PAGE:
I made a blender animation, and when I rendered it, it just became alot of pictures and no video. How can I make it a video instead of having a bunch of pictures?
Use the Video Sequence Editor to load your rendered image sequence and compile into a video format. This is the conventional means of creating a video with 3d modeling/animation software because compositing is often required for the final product. It takes very little time to compile a video from an image sequence within Blender and you will still have your higher quality image stills if you need to do editing later.
If you still insist on making video directly from your render (not recommended, as you may find you aren't happy with the settings, or artifacts may appear in the video that you can't weed out), you can do that by changing your render file format (Output panel -> Output section -> File Format drop-down) to one of the 3 options under "Movie". Obviously, this will force you to render everything from scratch.
Video Sequencer Example:
I rendered a couple of image sequences from the NLA Editor overnight and am outputting to video right now. Here is how I did that.
Go to the animation tab and/or select the Video Sequencer panel. Then from the menu (those horizontal white bars), you want to choose Add -> Image/Image Sequence:
A file selection view will open. To make sure you have what you need (you will be surprised how it doesn't work sometimes), Choose the start and end frame in the options to the left, and the channel (that is, the layer) you want those images to be placed in, AND box-select (tap B-key, click-and-drag) the image files you want to be used in sequence. If you only want a single file, follow these same instructions but make the start and end frame the same.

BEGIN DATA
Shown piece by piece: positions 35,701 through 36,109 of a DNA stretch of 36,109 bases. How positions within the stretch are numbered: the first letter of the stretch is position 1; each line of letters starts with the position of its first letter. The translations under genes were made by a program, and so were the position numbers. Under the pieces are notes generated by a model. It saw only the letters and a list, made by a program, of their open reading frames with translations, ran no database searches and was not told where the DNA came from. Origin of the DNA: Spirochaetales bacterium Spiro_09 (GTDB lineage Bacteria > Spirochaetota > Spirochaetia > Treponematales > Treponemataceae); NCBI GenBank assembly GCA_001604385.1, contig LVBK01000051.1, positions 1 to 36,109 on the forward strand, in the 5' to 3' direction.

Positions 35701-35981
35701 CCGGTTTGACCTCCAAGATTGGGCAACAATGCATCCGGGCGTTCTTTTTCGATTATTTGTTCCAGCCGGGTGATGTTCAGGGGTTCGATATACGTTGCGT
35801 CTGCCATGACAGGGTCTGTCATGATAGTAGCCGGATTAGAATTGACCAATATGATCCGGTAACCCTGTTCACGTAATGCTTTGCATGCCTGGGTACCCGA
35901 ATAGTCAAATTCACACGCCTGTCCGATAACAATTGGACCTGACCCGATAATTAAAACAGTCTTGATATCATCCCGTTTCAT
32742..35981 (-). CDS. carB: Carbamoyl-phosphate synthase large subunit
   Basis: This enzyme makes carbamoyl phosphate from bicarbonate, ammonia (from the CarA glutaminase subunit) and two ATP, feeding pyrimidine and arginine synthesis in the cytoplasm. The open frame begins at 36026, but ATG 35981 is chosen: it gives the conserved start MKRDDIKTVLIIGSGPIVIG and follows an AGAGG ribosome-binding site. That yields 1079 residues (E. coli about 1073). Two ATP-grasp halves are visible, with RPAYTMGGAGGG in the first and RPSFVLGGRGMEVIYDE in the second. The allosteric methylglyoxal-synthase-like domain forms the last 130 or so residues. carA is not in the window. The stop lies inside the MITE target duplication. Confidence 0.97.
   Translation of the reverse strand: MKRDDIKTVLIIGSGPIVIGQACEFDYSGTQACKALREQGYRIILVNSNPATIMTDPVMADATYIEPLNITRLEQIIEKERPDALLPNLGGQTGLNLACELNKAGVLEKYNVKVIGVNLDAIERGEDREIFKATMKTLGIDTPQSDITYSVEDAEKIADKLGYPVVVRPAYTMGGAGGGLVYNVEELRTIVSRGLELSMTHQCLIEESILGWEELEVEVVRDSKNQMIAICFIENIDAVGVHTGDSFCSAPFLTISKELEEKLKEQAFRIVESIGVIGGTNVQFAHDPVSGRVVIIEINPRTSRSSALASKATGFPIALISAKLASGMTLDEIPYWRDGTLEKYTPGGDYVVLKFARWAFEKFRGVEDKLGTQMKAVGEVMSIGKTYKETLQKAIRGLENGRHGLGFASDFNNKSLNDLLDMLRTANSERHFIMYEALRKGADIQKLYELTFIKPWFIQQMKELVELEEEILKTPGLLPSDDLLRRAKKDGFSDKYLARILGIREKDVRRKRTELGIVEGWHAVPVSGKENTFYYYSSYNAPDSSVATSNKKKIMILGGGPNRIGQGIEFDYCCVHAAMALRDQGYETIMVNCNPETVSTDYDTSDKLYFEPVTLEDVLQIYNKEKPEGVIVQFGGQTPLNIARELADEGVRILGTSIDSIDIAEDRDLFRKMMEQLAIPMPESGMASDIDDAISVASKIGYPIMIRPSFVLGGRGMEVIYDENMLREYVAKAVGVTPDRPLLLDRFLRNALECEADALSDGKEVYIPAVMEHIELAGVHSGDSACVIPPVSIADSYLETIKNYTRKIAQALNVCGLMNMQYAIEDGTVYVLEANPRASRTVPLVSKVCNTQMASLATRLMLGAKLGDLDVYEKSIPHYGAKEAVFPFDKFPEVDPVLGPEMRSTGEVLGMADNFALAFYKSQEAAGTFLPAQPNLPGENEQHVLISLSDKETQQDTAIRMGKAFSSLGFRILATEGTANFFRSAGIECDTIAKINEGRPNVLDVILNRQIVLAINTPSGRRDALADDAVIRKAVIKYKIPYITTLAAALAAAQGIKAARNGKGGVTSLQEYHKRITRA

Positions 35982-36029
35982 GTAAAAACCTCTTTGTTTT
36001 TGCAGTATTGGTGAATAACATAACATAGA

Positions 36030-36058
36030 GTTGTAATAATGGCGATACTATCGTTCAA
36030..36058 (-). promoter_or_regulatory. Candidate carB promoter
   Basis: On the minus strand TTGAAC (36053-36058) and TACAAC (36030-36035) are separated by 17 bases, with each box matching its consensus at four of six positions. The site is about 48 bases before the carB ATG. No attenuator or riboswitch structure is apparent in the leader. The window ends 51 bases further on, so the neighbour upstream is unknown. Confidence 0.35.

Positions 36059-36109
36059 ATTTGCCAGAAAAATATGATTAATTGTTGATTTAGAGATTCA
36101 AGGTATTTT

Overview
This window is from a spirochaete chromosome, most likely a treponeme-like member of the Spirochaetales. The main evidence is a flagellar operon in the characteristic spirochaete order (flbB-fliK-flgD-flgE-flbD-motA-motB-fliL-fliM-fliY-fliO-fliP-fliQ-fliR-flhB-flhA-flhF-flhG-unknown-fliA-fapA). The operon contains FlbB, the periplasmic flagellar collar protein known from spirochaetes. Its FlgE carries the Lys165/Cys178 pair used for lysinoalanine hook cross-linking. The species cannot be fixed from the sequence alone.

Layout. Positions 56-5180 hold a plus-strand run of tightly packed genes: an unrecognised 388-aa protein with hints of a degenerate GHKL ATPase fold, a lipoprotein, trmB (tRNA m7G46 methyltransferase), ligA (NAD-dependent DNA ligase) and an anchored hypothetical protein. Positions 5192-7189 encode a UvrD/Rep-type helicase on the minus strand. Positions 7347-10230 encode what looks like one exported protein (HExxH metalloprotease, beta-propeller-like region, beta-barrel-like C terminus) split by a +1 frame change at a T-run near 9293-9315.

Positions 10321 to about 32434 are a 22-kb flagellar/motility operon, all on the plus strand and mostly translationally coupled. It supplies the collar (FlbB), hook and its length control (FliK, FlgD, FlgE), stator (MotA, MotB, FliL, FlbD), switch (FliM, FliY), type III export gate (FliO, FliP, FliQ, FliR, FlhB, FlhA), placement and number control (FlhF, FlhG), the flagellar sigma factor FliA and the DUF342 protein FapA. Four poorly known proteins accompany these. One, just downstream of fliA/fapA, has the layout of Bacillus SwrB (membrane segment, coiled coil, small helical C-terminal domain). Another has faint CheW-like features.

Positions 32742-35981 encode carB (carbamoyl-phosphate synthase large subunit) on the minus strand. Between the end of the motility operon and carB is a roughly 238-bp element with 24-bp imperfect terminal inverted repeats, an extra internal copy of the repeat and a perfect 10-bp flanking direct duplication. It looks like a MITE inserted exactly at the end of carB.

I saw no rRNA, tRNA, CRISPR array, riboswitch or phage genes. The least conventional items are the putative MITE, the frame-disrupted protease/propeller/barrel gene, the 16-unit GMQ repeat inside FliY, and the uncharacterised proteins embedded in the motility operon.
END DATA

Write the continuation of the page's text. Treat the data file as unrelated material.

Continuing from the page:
Once you do that, a strip will appear in the channel you chose in the Video Sequence editor. You can select it, press the G key and move it forward or back in time, or even into other channel positions. If you press the N key, you will see options that allow you to extend or crop the image sequence.
I am duplicating the first strip twice using ctrl-C, ctrl-v, and moving them into position. You do not have to have each strip on a separate channel. The third instance of this strip is needs a copy of the first frame so I added that the same way I imported the first strip, but with start and end frames being frame 0. The latter sequences were saved to a different directory but I still add that one the same as the first. I copied the last frame for one of those and stretched it out over 8 frames using the context menu (N key).
As you scrub the play head (or press "play" on the Timeline), the video sequencer will tick through the animation and play it at full speed once it is loaded (it may still be crunchy if you are low on memory). Here is a gif of that happening:
I copied all those film strips in all those channels 3 times to make an animation that is about 14 seconds (my framerate is set in the Output panel to be 30 fps). Then I was ready to export to video format.
Exporting to video is done in the rendering panel on the right. I selected the mpeg option under file output with high quality settings, Matroska container, and H.264 video codec (those settings are in the video drop down that opens in the rendering panel once you select a video file format).
I do not show this but you want to check Sequencer under the Post Processing drop-down and make sure you have "Frame Start" and "End" set to the beginning and end frames of your animation sequence. Step size should be 1.
Finally, choose Render -> Animation from the top drop-down menu, and wait. This will compile significantly faster than your images took to render.
You can see the result here: